As a concept the film is intriguing, but in practice it often feels inauthentic in a way that almost belittles and does injustice to the admirable undertaking these select few men have committed to. By depriving them of non-staged moments, the inmates themselves become narrative constructs in the story of their own lives, at least six months of it. Sure, this may be part of the novelty, but was this the initial intent in Paolo and Vittoria Taviani’s minds when they embarked on the project, or was this approach simply a concession to an unavoidable tendency by the actors to perform at all times (a common overcompensation by people unaccustomed to a camera’s gaze)? Yet, if one watches the film closely enough, there isn’t a documentary anywhere as immaculately constructed, complete with reaction shots, perfectly timed focus racks and suspiciously precise blocking. The one instance in which there is a clear break in character between two of the actors is not only a lost opportunity, but the very moment when the film unintentionally bares its arse. Frankly, the entirety of this film must have been scripted, which is interesting considering the considerable drop in performance quality when the actors transition from Shakespeare to Taviani. Nonetheless, it is disarming how not bad many of the inmates are. Giovanni Arcuri as Caesar is perfect in almost every way as the tyrannical emperor, as is Salvatore Striano who plays Brutus. He is the tortured artist of the group. Perhaps the standout of the ensemble though, with his thoughtful face and air of gravity, is Cosimo Rega, the man who plays Cassius.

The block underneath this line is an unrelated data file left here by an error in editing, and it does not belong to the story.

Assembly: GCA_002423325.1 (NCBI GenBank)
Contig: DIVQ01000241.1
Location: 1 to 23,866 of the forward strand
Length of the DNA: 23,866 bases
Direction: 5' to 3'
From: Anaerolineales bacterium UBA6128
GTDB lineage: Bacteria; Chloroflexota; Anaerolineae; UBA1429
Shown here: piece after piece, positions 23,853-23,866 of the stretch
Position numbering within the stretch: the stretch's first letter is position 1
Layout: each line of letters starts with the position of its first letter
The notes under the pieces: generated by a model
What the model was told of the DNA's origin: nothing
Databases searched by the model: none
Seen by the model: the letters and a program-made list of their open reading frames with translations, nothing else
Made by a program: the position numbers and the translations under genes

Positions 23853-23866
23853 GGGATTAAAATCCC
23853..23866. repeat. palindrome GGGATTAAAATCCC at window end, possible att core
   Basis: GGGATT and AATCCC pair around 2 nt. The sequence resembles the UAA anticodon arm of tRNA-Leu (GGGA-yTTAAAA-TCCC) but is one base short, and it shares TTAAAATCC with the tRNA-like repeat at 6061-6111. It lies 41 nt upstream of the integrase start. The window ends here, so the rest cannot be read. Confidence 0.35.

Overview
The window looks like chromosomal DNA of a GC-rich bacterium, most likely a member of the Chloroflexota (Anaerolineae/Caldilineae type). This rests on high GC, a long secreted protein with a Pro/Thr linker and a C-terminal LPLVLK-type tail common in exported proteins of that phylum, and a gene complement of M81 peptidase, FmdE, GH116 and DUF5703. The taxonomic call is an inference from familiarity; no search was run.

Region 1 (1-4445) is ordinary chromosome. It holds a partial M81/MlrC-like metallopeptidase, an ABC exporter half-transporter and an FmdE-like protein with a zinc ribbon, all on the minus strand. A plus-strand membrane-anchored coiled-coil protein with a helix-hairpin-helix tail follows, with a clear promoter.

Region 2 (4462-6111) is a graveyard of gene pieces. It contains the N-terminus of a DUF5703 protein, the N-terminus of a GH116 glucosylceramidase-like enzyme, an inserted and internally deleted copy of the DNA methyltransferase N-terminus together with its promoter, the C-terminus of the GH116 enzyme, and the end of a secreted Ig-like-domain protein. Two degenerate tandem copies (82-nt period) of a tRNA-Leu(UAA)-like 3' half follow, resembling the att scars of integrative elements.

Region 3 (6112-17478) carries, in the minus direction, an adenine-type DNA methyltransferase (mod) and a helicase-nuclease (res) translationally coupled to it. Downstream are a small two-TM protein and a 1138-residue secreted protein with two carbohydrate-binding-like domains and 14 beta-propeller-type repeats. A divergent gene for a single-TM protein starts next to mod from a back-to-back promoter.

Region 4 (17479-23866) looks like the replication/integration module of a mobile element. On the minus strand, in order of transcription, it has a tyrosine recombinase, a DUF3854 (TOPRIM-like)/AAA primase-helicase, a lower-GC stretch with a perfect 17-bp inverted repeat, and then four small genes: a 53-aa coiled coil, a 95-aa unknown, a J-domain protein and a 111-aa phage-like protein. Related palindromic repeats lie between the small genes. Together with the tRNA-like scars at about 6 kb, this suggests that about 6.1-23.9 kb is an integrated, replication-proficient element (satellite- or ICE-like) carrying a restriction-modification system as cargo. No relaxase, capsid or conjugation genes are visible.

The real value of the film lies perhaps in its attempts to exhibit the transformative value of art. The final line of the film, once again during a moment no less staged than an opera at the Met, is spoken by Cosimo Rega, the one prisoner in the production we are told has been sentenced to life in prison for murder, the man who gets top billing on the cast list. His words are: ‘ever since I came to know art, this cell has become a prison.’ But if this film fails to demonstrate obvious examples of any such transformation, it’s probably because the Rebibbia theatre is an established institution, in which case the men we see might be well into their butterfly stage. It is quite surprising to see how mild-mannered, dignified and quietly motivated all the inmates involved in the production are. Maybe the plethora of prison stereotypes purveyed by bad art has led to certain unfair expectations, but for those still hoping to see big bad Al Capone blooming into Laurence Olivier, Caesar Must Die is not your movie.